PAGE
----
Dear MVP Voters,
Let’s get it right this time. We the people need you to fight your urge to adhere to the tired party line of the aging sportswriter, who thinks an individual award, should be dictated by team success. Teams with exorbitant amounts of depth and those led by a holy trinity of stars rule the day. Meaning organizations saddled with only one preternatural talent surrounded by a host of flotsam and jetsam really have no shot in earning anything but a gentleman sweep in the second round, at best. In an age where the Atlanta Hawks were a game back from the #1 seed in the eastern conference (2015-2016 season), the weight of an individual players contributions to wins has become less prominent. It was really cute how you all collectively decided to award the Hawks the player of the month trophy, as an acknowledgement of their team effort in going 17-0 over the course of January. It was a turning point in our relationship, and gives us hope that maybe; just maybe, you will do what is best in all of our interests. Vote Russell Westbrook the MVP.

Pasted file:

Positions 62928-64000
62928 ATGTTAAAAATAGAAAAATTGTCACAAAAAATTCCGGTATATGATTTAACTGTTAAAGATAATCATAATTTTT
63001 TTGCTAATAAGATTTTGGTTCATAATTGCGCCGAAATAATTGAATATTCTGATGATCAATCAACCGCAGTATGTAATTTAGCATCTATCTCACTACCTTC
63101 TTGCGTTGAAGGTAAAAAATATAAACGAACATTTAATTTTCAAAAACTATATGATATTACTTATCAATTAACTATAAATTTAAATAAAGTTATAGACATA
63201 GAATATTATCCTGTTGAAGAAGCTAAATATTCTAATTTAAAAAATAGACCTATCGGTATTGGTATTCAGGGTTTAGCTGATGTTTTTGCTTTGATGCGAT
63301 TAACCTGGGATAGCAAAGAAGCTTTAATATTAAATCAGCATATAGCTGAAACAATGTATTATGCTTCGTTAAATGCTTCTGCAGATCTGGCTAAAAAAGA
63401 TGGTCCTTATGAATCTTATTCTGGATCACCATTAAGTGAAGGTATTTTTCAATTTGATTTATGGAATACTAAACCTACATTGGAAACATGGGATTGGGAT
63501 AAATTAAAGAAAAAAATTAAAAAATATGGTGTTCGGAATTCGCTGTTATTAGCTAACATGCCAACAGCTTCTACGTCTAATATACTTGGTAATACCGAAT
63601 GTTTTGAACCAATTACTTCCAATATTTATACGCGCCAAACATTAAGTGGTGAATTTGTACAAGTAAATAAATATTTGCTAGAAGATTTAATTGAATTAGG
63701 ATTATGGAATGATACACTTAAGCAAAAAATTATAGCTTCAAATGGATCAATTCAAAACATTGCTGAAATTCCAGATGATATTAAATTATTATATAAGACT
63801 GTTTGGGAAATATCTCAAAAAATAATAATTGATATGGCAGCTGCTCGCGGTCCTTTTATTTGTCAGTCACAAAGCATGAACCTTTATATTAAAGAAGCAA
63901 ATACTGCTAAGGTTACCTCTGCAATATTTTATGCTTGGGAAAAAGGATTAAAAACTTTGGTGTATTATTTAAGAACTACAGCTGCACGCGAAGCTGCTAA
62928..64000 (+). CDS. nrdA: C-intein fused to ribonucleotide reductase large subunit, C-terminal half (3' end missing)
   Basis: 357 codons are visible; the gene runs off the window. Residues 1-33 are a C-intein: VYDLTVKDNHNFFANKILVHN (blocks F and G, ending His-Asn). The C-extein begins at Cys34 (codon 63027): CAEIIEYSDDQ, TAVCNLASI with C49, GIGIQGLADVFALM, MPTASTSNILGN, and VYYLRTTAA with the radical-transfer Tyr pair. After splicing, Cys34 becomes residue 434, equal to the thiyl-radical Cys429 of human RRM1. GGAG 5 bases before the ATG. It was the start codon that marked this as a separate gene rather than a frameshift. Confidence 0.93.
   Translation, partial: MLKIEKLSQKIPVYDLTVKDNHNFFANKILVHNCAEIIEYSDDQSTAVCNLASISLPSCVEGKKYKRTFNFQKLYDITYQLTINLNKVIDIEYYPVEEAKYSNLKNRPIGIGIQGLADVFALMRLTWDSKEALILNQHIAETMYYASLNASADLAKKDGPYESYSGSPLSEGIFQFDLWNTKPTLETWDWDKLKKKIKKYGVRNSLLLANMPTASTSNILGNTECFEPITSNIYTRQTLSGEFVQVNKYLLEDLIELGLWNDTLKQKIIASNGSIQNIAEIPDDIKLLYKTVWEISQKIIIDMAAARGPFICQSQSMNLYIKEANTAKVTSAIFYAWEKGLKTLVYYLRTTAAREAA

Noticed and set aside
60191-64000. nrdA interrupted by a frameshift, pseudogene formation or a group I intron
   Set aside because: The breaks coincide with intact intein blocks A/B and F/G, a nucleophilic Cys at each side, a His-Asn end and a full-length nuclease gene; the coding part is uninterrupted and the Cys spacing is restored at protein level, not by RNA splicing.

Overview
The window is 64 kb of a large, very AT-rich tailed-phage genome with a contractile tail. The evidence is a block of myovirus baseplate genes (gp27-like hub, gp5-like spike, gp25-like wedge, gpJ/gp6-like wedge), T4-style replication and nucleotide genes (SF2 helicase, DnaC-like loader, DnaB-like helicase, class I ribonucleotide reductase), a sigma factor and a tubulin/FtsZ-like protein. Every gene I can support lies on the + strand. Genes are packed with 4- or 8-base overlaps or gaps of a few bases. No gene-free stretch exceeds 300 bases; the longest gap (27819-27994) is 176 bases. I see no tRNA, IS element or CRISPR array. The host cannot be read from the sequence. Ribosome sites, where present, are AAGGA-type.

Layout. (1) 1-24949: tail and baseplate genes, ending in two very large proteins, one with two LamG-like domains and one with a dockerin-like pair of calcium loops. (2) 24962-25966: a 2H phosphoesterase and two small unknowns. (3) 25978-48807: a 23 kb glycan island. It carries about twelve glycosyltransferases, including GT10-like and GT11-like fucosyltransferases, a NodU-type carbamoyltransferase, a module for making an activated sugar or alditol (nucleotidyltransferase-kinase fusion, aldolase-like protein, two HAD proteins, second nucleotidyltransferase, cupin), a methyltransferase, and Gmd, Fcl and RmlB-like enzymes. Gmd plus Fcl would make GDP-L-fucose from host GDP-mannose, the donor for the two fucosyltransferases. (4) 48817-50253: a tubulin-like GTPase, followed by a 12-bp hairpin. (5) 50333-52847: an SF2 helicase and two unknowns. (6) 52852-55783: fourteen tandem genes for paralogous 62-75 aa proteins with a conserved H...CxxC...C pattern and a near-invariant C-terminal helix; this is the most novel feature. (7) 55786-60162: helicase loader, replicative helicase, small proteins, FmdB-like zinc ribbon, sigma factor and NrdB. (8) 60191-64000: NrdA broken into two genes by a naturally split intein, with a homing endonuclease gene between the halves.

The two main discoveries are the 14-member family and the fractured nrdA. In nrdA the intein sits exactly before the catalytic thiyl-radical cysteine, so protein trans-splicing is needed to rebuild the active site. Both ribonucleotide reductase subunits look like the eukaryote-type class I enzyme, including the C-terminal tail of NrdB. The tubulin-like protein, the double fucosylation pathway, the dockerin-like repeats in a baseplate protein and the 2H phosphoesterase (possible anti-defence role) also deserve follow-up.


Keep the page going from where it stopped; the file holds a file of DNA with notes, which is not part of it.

Russell Westbrook is this modern NBA’s reincarnation of Kobe Bryant, a self-contained maelstrom of competitive fire that thrives in isolation situations, and seeks to be a destroyer of worlds whenever he steps onto the hardwood. Or in the figurative words of Kobe Bean Bryant, game recognize game. When Kobe Bryant finished 4th in the MVP voting in 2006, it was two years removed from his sexual assault trial and three years since the Malice at the Palace. Over the course of the early 2000s the NBA had been seeking to undergo a major image makeover; this included, but wasn’t limited to, instilling the dress code, tying bigger penalties to fighting, and suspending players who went over a certain amount of technical fouls during the course of the season (in the 2005-2006 season Kobe was second in the league in techs behind our favorite grizzled uncle, Rasheed Wallace). With all that on the table, perhaps we should not be surprised that the lot of you went against basic edicts of human decency, and voted for Steve Nash. Like Bean, the Brody is not the most beloved of players, often held in juxtaposition to the less abrasive, less animated players by the likes of Steph Curry (Russ is top five this year in technical fouls thus far). Like Kobe in the 2006 season, Russell plies his trade on a team that’s collection of talent, is well, about as good as episode one of Star Wars (that’s borderline trash for those who are wondering). Most importantly, like Kobe, Russell is the lone levee standing between his team and an onslaught of losses sure to wash them away into the lottery.